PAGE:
Set against the backdrop of the obscure art of Backhold wrestling, Glasgow writer Nat McClearly teams up with director and performer Johnny McKnight to create this none-too-subtle play about racism in Scotland today.
Backhold wrestling, a bit like Sumo in a kilt, still thrives at Highland games around Scotland, and as Scotland wrestles with it’s own national identity, this play questions if we really are ready to welcome in outsiders or are we still a colloquial, backward-looking and fundamentally racist nation.
Each of the five characters in this play has their own motivations and stories to tell and demons to deal with: Coach Pamela is military in her instruction, ‘validation comes from within’ yet her own identity fears are just barely hidden and ready to burst out. Imogen, a rich Londoner (“Black first, rich second”), latches on to Scottish-Jamaican Jo to educate here in the ways of Black sisterhood, firstly by alienating her from her childhood friend Chantelle. Timorous Helen is older and looking for a new direction and reason in her life, untethered, after her forty-year marriage. They may all wear the same’s tie-dyed T-shirts, but are they really a team?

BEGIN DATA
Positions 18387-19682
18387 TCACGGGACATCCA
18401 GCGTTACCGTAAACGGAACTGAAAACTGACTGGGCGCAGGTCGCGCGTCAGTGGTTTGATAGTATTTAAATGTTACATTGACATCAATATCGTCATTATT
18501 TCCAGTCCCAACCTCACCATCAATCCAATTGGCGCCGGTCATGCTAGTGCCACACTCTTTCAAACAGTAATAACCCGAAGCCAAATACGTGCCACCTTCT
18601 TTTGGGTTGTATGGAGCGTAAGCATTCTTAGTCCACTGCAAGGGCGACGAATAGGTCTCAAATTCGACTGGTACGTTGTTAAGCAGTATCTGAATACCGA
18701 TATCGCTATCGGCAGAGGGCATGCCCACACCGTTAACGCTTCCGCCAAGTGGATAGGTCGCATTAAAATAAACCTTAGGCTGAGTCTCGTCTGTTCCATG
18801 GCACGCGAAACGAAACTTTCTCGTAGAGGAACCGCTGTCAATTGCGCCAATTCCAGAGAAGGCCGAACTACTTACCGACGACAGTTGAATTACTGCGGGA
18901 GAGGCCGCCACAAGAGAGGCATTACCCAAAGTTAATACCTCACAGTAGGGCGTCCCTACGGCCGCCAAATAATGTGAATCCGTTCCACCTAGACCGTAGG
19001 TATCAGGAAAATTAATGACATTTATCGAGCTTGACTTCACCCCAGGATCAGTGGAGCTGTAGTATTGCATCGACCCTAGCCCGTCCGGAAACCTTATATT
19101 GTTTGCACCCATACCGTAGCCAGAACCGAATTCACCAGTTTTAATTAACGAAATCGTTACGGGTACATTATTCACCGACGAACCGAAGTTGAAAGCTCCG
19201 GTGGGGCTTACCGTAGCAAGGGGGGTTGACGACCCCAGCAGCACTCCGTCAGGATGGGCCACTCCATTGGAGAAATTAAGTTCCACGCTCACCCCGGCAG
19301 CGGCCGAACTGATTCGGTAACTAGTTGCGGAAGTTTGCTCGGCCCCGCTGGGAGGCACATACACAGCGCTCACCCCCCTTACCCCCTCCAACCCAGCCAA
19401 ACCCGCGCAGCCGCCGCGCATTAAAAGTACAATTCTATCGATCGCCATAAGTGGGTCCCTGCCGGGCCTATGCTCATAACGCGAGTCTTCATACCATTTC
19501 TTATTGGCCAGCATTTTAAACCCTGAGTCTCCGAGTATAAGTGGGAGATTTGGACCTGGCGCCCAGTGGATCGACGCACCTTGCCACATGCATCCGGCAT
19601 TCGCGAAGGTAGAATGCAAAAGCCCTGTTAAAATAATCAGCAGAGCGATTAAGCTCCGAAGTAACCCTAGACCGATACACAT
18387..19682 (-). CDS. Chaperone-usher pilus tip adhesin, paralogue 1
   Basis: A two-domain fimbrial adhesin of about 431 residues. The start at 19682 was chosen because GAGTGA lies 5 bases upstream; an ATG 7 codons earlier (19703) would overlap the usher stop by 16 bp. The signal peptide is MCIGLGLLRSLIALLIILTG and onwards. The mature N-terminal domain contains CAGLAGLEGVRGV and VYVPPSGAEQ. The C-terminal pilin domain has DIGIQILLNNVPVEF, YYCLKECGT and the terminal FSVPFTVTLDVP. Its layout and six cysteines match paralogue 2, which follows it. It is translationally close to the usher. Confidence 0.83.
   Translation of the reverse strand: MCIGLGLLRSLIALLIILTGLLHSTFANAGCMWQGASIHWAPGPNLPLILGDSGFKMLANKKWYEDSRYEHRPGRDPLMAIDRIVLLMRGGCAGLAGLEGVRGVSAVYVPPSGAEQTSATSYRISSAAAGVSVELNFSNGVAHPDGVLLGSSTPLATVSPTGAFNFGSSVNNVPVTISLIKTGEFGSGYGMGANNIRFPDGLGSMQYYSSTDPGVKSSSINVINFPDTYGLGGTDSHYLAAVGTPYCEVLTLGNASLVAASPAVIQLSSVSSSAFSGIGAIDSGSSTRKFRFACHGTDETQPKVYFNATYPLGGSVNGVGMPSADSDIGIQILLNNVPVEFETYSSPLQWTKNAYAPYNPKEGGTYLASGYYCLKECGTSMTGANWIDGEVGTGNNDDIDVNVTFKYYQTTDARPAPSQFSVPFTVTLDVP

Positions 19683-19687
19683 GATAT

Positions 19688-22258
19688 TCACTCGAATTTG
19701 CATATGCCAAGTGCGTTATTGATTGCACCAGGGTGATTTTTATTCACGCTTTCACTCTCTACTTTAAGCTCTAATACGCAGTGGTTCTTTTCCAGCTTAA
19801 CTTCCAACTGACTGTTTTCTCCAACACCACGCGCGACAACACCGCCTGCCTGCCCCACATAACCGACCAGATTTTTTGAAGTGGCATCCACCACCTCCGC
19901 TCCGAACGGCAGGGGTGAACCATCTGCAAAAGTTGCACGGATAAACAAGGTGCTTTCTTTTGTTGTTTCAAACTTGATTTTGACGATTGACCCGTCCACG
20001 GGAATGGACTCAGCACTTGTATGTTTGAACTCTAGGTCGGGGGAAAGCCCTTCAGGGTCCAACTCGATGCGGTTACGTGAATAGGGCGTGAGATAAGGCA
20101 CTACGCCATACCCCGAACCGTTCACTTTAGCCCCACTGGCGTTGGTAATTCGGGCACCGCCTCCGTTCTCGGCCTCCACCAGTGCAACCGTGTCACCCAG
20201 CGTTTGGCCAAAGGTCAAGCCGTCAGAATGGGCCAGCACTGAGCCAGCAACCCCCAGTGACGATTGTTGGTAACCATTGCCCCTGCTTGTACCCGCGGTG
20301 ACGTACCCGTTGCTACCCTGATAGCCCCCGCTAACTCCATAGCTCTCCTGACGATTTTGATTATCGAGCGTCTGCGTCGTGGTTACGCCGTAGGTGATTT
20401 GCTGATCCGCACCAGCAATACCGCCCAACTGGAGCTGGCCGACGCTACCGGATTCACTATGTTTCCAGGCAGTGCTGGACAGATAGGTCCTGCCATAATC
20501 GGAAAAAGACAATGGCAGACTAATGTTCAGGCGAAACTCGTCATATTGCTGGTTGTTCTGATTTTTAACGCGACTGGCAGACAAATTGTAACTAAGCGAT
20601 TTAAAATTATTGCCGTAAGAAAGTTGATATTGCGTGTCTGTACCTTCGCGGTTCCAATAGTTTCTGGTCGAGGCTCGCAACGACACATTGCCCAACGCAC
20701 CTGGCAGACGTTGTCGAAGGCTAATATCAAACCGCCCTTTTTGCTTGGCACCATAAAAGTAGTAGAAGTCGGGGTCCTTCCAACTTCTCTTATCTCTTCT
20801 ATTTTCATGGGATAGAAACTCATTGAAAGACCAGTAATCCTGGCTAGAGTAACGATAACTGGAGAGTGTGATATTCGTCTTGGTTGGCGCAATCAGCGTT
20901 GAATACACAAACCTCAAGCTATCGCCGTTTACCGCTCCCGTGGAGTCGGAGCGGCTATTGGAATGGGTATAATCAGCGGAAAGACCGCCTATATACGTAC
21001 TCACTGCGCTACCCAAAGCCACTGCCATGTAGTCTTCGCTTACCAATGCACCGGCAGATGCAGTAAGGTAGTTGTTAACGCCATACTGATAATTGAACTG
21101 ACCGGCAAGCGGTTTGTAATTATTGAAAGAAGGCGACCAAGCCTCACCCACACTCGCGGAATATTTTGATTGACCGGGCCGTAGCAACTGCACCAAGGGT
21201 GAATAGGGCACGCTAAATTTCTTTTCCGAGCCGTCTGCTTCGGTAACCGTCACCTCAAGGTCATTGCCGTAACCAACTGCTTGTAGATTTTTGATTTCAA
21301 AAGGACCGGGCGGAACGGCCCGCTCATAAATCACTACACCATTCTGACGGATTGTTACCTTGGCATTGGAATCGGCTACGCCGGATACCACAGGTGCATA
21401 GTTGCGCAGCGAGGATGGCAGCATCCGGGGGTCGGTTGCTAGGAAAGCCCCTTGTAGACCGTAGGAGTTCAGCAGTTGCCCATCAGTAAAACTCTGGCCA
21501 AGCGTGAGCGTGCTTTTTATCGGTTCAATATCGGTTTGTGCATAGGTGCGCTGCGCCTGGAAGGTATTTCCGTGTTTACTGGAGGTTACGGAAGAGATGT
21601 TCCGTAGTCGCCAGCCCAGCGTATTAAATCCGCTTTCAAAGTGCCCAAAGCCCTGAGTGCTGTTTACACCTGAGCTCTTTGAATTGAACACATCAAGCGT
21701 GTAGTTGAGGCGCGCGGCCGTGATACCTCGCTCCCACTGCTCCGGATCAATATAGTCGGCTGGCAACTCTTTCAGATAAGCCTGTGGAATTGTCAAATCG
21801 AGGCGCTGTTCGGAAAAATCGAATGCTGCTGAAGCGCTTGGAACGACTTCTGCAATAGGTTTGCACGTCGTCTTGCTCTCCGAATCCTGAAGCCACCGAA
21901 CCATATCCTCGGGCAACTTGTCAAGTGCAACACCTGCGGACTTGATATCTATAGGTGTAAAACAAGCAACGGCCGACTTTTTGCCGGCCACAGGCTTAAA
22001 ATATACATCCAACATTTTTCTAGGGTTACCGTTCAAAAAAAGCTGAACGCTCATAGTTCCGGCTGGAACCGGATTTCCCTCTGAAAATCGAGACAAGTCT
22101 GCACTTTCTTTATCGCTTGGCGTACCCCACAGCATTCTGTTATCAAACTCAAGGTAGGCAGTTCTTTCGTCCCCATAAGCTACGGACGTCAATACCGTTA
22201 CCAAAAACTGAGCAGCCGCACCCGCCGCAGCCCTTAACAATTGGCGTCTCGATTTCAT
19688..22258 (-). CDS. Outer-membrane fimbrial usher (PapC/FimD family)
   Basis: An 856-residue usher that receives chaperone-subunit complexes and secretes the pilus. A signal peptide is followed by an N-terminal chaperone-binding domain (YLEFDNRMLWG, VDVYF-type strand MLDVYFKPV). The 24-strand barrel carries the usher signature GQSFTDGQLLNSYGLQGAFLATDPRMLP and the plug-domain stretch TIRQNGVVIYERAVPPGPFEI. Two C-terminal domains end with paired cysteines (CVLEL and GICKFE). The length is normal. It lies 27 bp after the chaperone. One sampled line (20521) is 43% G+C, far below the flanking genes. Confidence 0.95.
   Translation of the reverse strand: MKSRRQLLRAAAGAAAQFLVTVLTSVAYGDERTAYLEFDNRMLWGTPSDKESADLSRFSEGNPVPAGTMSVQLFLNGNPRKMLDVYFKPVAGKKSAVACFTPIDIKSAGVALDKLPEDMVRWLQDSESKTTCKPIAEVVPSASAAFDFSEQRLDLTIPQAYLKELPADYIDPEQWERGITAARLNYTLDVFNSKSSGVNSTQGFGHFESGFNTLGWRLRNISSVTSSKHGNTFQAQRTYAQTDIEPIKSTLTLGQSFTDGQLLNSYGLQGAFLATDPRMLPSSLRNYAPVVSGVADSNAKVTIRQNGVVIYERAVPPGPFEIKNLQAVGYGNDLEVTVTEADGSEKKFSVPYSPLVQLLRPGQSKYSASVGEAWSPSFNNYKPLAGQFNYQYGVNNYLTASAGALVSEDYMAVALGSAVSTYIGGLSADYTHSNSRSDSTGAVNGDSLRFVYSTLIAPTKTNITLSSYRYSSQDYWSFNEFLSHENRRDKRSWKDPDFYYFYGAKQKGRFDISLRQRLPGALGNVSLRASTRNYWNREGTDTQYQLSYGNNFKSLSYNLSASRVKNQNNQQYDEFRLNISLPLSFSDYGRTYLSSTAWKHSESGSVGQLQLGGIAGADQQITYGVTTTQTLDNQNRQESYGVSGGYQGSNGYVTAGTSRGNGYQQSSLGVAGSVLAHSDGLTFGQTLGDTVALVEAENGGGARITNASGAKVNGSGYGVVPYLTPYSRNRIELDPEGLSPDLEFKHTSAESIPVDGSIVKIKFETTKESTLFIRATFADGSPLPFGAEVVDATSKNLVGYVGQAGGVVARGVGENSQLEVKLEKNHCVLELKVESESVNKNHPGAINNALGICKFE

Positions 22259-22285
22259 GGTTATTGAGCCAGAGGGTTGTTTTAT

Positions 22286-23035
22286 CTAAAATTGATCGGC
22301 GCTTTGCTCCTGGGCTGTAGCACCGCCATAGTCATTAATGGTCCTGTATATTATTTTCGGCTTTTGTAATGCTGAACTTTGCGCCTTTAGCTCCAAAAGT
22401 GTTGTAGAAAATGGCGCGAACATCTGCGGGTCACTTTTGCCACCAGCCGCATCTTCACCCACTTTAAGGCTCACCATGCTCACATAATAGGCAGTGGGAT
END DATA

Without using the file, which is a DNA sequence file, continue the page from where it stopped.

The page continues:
After racist comments at a Highland games Imogen (Efè Agwele) asks, “Surely all of Scotland can’t be that white,” – as she looks pointedly around the theatre audience.
A debut play which is funny, poignant and relevant in Scotland today, and tackles the difficult question of racism with no holds barred. This may not be subtle, but it is certainly extremely well acted and asks important questions about our national identity.
Running time – 1hr 15mins
Reviewer: Greg Holstead
Reviewed: 9th August 2023
North West End UK Rating: